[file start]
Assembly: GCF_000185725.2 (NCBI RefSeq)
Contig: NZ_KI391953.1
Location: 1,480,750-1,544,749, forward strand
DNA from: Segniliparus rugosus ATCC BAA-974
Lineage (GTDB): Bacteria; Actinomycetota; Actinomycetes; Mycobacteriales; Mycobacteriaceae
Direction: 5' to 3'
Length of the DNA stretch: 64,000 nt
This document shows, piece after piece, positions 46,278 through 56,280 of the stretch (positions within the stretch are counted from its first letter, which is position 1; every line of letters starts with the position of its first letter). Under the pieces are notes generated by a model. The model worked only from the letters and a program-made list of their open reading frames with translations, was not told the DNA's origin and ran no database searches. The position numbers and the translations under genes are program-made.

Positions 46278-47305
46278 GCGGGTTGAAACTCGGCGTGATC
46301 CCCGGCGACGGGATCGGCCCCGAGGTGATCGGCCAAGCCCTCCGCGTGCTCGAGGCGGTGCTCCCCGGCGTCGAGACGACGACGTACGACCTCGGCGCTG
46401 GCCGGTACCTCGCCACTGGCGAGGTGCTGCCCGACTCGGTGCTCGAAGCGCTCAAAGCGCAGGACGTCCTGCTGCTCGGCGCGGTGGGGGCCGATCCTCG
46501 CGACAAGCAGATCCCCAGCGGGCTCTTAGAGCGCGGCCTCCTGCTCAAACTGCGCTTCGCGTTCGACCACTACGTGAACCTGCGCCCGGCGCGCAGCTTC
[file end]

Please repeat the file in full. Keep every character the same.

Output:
Assembly: GCF_000185725.2 (NCBI RefSeq)
Contig: NZ_KI391953.1
Location: 1,480,750-1,544,749, forward strand
DNA from: Segniliparus rugosus ATCC BAA-974
Lineage (GTDB): Bacteria; Actinomycetota; Actinomycetes; Mycobacteriales; Mycobacteriaceae
Direction: 5' to 3'
Length of the DNA stretch: 64,000 nt
This document shows, piece after piece, positions 46,278 through 56,280 of the stretch (positions within the stretch are counted from its first letter, which is position 1; every line of letters starts with the position of its first letter). Under the pieces are notes generated by a model. The model worked only from the letters and a program-made list of their open reading frames with translations, was not told the DNA's origin and ran no database searches. The position numbers and the translations under genes are program-made.

Positions 46278-47305
46278 GCGGGTTGAAACTCGGCGTGATC
46301 CCCGGCGACGGGATCGGCCCCGAGGTGATCGGCCAAGCCCTCCGCGTGCTCGAGGCGGTGCTCCCCGGCGTCGAGACGACGACGTACGACCTCGGCGCTG
46401 GCCGGTACCTCGCCACTGGCGAGGTGCTGCCCGACTCGGTGCTCGAAGCGCTCAAAGCGCAGGACGTCCTGCTGCTCGGCGCGGTGGGGGCCGATCCTCG
46501 CGACAAGCAGATCCCCAGCGGGCTCTTAGAGCGCGGCCTCCTGCTCAAACTGCGCTTCGCGTTCGACCACTACGTGAACCTGCGCCCGGCGCGCAGCTTC